After a week of searching, Vanderbilt finally has its man.
Stanford defensive coordinator Derek Mason has officially been announced as James Franklin's successor as the head coach of the Commodores, the school announced on Friday.
“I am so excited to be at Vanderbilt,” Mason said in a release. “This university combines the best of what’s good about college athletics and academics. We expect to be competitive and look forward to competing for an SEC East crown.”
Mason spent the last four seasons on the Stanford staff—the last three of which were as co-defensive coordinator and associate head coach. The Cardinal finished either first or second in the Pac-12 in total defense in each of Mason's four years on staff and in the top 20 nationally in each of the last two seasons.
"It was evident that the football world is aware of the tremendous progress our program has made and that was reflected by the deep pool of talent that showed an interest in our position,” director of athletics David Williams said. “We talked to outside experts and did our own evaluations and the person that always seemed to be in the spotlight was the same person that was at the top of our list and that was Derek Mason."
So is Mason the right man for the job, and can he keep the Commodores competitive in the SEC?
It's going to be an uphill battle.
Mason will have to deal with issues at Vanderbilt that are familiar to him. He is coming from an institution in Stanford that faces similar academic standards to his new school and also the expectation of keeping the program at its current level of success.
While it's going to be a familiar situation to Mason, it's foreign to Vanderbilt.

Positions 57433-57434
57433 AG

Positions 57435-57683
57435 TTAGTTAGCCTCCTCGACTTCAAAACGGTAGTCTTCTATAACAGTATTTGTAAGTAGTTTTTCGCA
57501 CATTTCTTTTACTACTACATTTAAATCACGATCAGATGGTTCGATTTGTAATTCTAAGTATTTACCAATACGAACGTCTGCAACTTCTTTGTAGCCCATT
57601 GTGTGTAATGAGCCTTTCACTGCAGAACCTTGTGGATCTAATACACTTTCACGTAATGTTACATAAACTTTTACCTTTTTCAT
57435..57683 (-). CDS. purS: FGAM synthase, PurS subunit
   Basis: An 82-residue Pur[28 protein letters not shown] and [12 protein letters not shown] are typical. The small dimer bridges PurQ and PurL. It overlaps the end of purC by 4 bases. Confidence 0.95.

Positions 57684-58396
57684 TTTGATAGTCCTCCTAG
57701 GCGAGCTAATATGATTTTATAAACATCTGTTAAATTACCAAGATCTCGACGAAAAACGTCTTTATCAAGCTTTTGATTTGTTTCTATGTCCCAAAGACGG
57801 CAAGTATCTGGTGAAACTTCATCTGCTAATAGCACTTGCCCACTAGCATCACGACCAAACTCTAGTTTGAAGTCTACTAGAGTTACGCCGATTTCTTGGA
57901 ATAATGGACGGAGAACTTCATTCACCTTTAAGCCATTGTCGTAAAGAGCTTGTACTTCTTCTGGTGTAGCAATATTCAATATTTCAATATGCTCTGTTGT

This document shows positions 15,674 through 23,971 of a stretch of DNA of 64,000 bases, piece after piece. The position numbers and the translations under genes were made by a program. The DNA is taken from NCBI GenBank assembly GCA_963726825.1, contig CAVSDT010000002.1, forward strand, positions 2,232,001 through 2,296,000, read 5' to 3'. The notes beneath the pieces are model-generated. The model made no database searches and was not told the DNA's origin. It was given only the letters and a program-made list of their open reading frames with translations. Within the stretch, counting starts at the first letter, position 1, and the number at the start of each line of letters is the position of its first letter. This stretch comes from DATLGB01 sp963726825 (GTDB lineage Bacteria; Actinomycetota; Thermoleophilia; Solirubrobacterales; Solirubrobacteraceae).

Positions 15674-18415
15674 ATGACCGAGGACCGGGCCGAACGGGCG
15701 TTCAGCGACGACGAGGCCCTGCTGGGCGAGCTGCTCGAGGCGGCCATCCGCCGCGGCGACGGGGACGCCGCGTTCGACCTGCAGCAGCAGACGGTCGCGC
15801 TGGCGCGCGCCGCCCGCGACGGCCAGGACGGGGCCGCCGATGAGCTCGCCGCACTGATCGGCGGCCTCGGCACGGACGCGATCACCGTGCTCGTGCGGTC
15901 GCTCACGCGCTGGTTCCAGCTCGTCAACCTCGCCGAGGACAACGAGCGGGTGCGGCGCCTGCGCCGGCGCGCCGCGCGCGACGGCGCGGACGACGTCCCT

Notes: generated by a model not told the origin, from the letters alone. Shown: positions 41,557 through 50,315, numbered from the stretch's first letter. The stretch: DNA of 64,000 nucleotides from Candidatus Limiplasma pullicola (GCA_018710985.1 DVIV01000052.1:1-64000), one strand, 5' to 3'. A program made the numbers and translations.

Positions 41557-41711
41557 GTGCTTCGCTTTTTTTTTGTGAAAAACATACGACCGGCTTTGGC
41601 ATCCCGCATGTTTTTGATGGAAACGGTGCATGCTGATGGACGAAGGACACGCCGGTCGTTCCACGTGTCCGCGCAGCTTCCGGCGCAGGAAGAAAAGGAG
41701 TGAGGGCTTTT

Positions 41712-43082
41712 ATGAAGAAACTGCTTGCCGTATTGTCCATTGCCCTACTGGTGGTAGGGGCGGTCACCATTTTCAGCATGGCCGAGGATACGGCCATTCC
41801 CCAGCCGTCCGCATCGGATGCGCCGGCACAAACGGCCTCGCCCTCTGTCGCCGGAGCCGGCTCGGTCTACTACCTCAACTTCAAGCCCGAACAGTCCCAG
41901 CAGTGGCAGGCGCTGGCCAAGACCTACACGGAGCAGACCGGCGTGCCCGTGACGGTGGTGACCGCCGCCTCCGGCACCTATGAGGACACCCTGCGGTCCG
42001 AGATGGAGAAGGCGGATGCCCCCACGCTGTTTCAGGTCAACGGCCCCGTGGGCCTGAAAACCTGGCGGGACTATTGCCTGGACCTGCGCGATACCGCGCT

Franklin changed the culture of Vanderbilt football. No longer is it the doormat of the SEC. It's a competitive program that has gone to three straight bowl games and posted back-to-back nine-win seasons. This was while playing with a talent gap when compared to the rest of the SEC East.
Closing that gap as much as possible is job No. 1 for Mason.
The Commodores' recruiting class has plummeted from the top 25 all the way to 67th in the latest 247Sports.com team rankings. He doesn't exactly have to get back in the top 25, but salvaging that class with some key signees on national signing day is critical to the health of the program.
On the field, there are still some weapons.
Patton Robinette looked like a legit dual-threat weapon in limited action in 2013, throwing for 642 yards and four touchdowns while rushing for 214 yards and seven scores. Toss in running backs Jerron Seymour and Brian Kimbrow, and Vandy has the potential to do some things on offense.
Defensively, the 'Dores lost defensive backs Andre Hal, Kenny Ladler and Javon Marshall, as well as defensive end Walker May and linebacker Karl Butler. That's a lot of holes for Mason to fill in his first season in Nashville.
A transition year is difficult for any program, and for a program like Vanderbilt, that doesn't have that steady pipeline of top-tier talent to fall back on, it only will become more pronounced.
Expect a step back from the Commodores in 2014 as Mason gets acquainted with his new program but it may not be a permanent one.
*All stats courtesy CFBStats.com.